Cornwall Council has agreed to remove many of the dead trees 'planted' at Porthtowan Dunes after a public outcry over the scheme.

A previous bid to remove dead Christmas trees by residents furious at the 'destruction' of the beach at Porthtown was stopped by by Cornwall Council after after a council officer said the authority would "consider its options regarding taking action to prevent such unauthorised interference and any appropriate recompense".

The dead trees were "planted" in the dune after the plan was cooked up by Cornwall Council with the support of local councillor Joyce Duffin.

The project was a bid to capture sand and allow grass to grow, however locals say the spiky additions are driving trade away, are an 'eyesore' on the popular beach, and are simply not working.

Residents say that many of the trees blew away in the winter gales, littering the village roads and gardens. Adding that those that remain are leaving sharp splinters of wood and pine needles scattered throughout the golden sand, creating a real hazard for bare feet.

The result is an "Alice-in-Wonderland's nightmare battle defences and the view of the sea is hidden by an orange plantation of dead trees, some still with tinsel twinkling in the spring sunshine".

Community Group members and Cornwall Council have recently been working together on agreeing a set of interim actions for the area.

The council says these actions "look to continue to protect the vulnerable front of the dune by utilising some of the Christmas trees in a few tighter packed rows covering a smaller overall area of the dune".

Adding that the trees will be "partially buried but with some left above the ground to continue to trap wind blown sand and to help to protect and enhance the area as an important natural sea defence".

Any trees that are not reused will be removed from the area and recycled.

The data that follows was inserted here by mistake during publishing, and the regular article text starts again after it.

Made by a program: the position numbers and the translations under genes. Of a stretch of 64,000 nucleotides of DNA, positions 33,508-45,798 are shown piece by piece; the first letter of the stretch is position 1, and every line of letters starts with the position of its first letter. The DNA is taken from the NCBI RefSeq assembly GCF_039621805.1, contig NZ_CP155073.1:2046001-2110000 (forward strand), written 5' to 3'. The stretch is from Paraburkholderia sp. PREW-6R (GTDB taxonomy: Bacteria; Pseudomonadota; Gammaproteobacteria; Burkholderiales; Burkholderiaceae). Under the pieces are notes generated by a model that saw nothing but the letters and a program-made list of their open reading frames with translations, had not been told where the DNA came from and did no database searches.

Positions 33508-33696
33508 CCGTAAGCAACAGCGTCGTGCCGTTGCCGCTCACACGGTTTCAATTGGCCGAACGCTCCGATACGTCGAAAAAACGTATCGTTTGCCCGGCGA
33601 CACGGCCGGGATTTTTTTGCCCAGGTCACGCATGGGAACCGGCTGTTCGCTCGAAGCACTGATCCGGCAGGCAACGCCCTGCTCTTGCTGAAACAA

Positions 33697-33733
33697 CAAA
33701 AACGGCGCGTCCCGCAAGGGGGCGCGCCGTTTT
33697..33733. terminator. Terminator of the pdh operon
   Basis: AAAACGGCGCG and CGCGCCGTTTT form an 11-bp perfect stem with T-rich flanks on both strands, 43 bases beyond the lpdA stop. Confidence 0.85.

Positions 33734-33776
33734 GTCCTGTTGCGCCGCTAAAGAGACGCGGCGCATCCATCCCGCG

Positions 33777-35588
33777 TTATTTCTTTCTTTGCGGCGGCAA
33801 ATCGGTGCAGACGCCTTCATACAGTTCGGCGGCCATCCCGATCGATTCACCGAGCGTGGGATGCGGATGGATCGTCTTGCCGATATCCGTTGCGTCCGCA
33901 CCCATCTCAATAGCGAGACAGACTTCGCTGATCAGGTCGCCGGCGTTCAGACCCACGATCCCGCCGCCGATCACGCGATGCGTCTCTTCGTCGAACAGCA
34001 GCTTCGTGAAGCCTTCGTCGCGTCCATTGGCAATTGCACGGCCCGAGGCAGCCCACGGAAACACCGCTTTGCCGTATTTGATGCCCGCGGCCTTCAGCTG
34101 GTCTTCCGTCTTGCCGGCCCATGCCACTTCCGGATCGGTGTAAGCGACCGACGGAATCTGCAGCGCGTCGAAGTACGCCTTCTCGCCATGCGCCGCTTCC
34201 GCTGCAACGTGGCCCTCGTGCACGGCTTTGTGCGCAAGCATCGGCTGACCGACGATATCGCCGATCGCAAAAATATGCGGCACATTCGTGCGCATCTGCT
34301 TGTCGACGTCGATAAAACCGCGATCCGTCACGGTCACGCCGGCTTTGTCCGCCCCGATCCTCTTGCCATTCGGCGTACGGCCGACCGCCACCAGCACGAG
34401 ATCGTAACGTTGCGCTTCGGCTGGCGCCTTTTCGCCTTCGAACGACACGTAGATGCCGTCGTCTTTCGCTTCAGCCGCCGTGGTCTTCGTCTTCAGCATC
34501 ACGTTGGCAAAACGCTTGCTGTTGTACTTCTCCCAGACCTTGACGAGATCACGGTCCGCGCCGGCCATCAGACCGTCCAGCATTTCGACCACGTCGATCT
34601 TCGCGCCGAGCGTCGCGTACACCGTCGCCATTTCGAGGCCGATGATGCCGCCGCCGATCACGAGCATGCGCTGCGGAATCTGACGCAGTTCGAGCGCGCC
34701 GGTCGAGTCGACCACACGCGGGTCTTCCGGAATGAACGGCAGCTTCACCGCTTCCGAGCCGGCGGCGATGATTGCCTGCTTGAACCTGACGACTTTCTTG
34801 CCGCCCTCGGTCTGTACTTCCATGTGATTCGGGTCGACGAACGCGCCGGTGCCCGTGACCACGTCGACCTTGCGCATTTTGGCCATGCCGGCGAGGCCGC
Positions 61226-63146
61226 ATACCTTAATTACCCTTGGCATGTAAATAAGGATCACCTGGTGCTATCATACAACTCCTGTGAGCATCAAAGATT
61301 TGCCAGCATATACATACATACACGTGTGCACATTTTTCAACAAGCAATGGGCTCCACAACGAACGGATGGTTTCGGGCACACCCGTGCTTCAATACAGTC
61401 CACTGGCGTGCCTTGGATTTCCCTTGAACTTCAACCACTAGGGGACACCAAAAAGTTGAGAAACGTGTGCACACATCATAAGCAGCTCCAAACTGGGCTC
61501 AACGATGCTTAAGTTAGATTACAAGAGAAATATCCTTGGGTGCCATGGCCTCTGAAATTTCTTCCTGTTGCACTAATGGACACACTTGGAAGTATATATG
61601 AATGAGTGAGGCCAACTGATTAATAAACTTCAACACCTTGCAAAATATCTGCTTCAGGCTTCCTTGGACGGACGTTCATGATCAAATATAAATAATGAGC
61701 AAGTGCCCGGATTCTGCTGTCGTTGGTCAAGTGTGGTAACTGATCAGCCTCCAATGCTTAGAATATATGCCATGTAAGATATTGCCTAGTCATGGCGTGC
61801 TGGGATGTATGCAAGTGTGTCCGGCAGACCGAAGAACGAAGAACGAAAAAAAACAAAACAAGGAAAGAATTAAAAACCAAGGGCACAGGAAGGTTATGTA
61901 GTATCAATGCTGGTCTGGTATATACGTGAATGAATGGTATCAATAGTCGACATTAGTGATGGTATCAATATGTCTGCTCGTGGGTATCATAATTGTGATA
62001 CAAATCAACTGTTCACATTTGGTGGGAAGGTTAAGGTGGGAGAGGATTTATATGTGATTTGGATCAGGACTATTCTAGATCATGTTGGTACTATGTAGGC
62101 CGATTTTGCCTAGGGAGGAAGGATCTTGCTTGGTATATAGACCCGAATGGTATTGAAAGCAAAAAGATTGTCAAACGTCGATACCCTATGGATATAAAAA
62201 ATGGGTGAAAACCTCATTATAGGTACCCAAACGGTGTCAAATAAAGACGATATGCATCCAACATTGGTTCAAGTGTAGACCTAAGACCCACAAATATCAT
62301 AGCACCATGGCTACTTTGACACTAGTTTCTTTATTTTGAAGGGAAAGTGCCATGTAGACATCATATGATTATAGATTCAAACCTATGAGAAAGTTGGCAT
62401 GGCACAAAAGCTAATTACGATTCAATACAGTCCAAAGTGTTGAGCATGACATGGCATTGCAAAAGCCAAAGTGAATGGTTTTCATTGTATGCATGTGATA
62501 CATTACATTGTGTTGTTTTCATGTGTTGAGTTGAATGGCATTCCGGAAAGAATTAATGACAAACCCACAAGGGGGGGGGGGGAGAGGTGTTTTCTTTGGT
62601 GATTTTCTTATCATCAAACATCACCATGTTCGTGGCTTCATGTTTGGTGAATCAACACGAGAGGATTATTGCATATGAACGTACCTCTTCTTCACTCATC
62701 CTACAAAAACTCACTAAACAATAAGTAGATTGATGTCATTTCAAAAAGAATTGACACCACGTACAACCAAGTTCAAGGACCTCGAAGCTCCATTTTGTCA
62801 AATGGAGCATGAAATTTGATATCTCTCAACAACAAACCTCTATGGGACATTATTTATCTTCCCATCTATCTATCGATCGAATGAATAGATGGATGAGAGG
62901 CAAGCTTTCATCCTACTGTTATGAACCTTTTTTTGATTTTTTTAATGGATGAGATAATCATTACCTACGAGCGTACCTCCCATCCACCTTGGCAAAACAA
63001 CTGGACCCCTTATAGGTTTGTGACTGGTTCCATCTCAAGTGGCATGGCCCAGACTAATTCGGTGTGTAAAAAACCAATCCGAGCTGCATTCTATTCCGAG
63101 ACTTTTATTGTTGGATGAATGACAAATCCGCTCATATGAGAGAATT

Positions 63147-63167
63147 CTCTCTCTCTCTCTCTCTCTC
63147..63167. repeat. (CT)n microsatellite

The removal will be carried out immediately while a full survey and long term management plan for the area is being undertaken. Once the report has been completed, it will then allow long term actions for the area to be agreed.

The Group and the Council have also agreed on the following measures:

  • To redistribute sand off the green behind the dune, alongside the sleeper wall and some off the back of the main dune area resulting in a reduction of the dune’s current height. All of the sand will be put back onto the beach and spread evenly above the mean high water mark.
  • There will be some fencing around this area to offer protection from footfall but a pedestrian route through it will be created. Vegetation will be planted as soon as appropriate species are identified, which will help bind the sand together, stabilising the dune. Signage explaining the measures in place will be developed and placed on key access points onto the beach.

A spokesman for the Porthtowan Dunes Community Group said: “We are pleased that our plan has been accepted and Cornwall Council and the Group can now move forward to re-establishing our beautiful beach, green and dunes .”

Joyce Duffin, Councillor for Mount Hawke and Portreath said “It is great to have an agreed plan from the Porthtowan Dunes Community Group and Cornwall Council. Interim works can now be carried out, hopefully starting within the next few weeks. I know everyone will be very happy to see some of the sand moved and put back onto the beach. The results of the independent study will then create a long-term management plan for the area.”

The group and Cornwall Council will continue to work together over the next few weeks to put the funding in place, seek quotations and agree a start date for the works.